My son is 18 months old and he is a lockdown baby (as we call it). He doesnt like shops – any shops in fact. The moment we enter a shop while he is in a pram i.e bakery, restaurant, clothing or supermarket, he starts crying and very uncomfortable. even though I engage with him during i.e talking, showing him what we need to buy or buying etc, I still need to hold his hands to make him calm and leave the shop immediately after 5 mins probably, as it makes us quite distressed. I am not sure if it is the lights, or people or the fact that he is in the pram and needs a bit ressurance, I would like to have your opinion on it. He is also delayed in speech development , hence I am waiting to hear back from the specialist for him to be assessed, but it would be good to understand what might be the issue and what is best way to approach it. Thanks a lot
Thanks for reaching out! Sensory sensitivities can be difficult, but great job with what you’re already doing and with the steps you’re already taking- especially with getting him assessed by a specialist! In the meantime, try giving him a fidget to play with or a soft toy to hold onto. He could potentially use these items as a coping strategy when in public places with a lot of sensory triggers. You can check out our free workshop where you will learn all about sensory needs and it’ll help you figure out which of the senses your son might be struggling with! Save your seat here!
I had a question about babies actually enjoying sensory input. Like what’s normal vs what’s not. My soon to be 9 month old loves touching different textures. From what I read I always thought this was part of exploration and discovery for them. She loves pulling our shag rug, or raking through the short carpet in her room and seeing the pattern change. She also likes to relax and self soothe by rubbing a soft blanket along her cheek or nose.
I never thought anything of this until someone mentioned it as odd and sensory seeking being related to autism. But she plays normally with toys etc. So it’s not like she sits doing these for hours on end. It just kind of got to me when someone mentioned it. Should I be concerned? Thanks for any advice!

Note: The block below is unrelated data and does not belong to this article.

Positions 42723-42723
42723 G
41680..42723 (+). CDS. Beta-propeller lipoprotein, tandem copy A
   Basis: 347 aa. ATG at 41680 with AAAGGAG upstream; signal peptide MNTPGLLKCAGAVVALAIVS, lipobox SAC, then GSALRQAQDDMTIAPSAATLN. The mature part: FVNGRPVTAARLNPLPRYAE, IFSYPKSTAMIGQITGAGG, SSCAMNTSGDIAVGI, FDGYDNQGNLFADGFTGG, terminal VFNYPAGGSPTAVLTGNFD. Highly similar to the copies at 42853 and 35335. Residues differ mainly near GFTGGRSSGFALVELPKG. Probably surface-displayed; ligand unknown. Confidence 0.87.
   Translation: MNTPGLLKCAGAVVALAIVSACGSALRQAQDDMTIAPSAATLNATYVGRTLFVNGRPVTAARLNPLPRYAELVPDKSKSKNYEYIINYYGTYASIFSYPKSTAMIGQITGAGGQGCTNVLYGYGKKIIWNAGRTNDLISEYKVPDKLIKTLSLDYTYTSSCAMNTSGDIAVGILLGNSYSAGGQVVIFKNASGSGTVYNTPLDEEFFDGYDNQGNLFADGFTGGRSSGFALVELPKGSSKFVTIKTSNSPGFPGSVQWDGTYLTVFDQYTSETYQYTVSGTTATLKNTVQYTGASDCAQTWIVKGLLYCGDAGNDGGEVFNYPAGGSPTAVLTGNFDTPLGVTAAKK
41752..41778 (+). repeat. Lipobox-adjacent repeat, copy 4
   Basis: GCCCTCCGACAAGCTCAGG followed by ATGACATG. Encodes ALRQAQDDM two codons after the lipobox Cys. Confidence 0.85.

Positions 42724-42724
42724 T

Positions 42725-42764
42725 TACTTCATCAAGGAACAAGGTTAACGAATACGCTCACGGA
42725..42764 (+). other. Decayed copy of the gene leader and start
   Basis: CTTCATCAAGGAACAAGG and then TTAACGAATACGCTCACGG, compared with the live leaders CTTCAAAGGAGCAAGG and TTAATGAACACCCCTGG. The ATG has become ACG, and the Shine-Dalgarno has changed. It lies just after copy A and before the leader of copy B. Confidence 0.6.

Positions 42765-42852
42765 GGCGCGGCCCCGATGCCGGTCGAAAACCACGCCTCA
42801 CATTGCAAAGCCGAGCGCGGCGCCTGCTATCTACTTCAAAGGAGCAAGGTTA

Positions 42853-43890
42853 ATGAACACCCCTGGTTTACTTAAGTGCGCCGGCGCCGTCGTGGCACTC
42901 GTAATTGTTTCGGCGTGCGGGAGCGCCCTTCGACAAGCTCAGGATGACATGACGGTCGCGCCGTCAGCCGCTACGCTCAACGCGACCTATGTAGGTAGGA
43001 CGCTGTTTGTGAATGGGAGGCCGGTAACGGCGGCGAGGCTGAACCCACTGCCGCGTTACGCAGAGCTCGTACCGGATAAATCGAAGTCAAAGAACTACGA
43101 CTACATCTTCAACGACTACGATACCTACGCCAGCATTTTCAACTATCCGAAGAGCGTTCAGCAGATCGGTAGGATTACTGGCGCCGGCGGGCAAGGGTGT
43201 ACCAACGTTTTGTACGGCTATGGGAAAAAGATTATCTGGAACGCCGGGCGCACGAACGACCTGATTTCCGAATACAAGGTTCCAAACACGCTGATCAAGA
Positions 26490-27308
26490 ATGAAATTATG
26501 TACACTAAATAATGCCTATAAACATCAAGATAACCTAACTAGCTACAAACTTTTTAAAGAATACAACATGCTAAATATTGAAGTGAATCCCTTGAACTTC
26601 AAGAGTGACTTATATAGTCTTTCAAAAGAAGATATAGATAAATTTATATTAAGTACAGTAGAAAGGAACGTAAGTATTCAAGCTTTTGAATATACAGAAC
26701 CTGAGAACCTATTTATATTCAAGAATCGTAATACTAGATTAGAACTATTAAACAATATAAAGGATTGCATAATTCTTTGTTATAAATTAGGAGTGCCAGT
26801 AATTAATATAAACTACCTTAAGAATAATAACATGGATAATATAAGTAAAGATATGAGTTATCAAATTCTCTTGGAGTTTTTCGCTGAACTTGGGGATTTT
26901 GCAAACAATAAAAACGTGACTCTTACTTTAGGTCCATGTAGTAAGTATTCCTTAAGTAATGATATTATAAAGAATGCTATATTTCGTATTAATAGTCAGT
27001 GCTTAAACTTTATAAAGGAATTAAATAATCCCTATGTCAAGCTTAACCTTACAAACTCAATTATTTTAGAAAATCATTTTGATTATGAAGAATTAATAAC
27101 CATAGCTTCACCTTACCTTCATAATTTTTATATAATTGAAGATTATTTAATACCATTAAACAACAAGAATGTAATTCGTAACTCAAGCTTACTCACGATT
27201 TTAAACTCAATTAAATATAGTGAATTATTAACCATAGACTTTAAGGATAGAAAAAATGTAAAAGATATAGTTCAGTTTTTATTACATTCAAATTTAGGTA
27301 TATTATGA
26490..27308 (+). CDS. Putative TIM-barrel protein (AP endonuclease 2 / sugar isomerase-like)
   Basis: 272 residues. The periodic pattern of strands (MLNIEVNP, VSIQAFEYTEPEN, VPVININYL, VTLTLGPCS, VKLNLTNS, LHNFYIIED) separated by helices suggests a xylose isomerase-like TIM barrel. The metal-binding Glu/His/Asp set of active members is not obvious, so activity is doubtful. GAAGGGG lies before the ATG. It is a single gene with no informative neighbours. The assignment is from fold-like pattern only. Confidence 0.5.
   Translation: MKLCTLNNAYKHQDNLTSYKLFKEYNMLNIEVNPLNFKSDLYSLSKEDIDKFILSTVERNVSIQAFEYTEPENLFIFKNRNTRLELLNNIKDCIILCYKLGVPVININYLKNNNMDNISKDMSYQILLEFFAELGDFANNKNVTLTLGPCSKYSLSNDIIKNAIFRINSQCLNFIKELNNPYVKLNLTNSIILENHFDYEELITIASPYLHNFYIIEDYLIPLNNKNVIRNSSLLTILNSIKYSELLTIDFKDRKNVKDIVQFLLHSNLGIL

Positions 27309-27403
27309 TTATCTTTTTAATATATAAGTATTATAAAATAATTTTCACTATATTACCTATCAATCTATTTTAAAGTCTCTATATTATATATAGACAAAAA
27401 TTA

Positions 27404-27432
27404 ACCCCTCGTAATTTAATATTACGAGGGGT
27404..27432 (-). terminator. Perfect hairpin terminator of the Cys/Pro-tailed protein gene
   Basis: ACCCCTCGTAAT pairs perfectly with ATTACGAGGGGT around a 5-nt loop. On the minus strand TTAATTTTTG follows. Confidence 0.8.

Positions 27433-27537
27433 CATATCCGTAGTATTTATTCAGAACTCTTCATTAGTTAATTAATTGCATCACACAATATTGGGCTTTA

Thanks for reaching out! Lots of babies like all different textures, noises and sensations. It’s great for them to explore! Rubbing a soft blanket on a cheek is also a really common first step to self-soothing. While children with autism often have a sensory component, interest in sensory play is common in all babies. It is not necessarily an indication of something like autism. A red flag for autism would be reduced eye contact and social participation, this is something that would be noticed as a baby/toddler starts to get a little older. I hope that helps answer your question!
I recently discovered my son is extremely aversive to sticky creamy textured foods, like yoghurt he literally doesn’t touch it and if he does tries to get it off ASAP and then cries hysterically , the same happened with a cake smash shoot we planned for him absolutely hated icing didn’t even go close.. does it sound a sensory issue and can you suggest some activities to help him get used to such texture. I just loved the content in your website and Instagram, it’s very helpful and insightful.
Thanks for reaching out! That is so common. Some great activities are messy play, like finger paints, shaving cream, soapy bubbles and even play with foods like pudding or yogurt can be helpful. You can provide a wet washcloth for your little one to use as needed. It can also be helpful to provide utensils (like a spoon or paint brush) to use to start the play off, so he doesn’t have to stick his hands in right away. I hope that helps!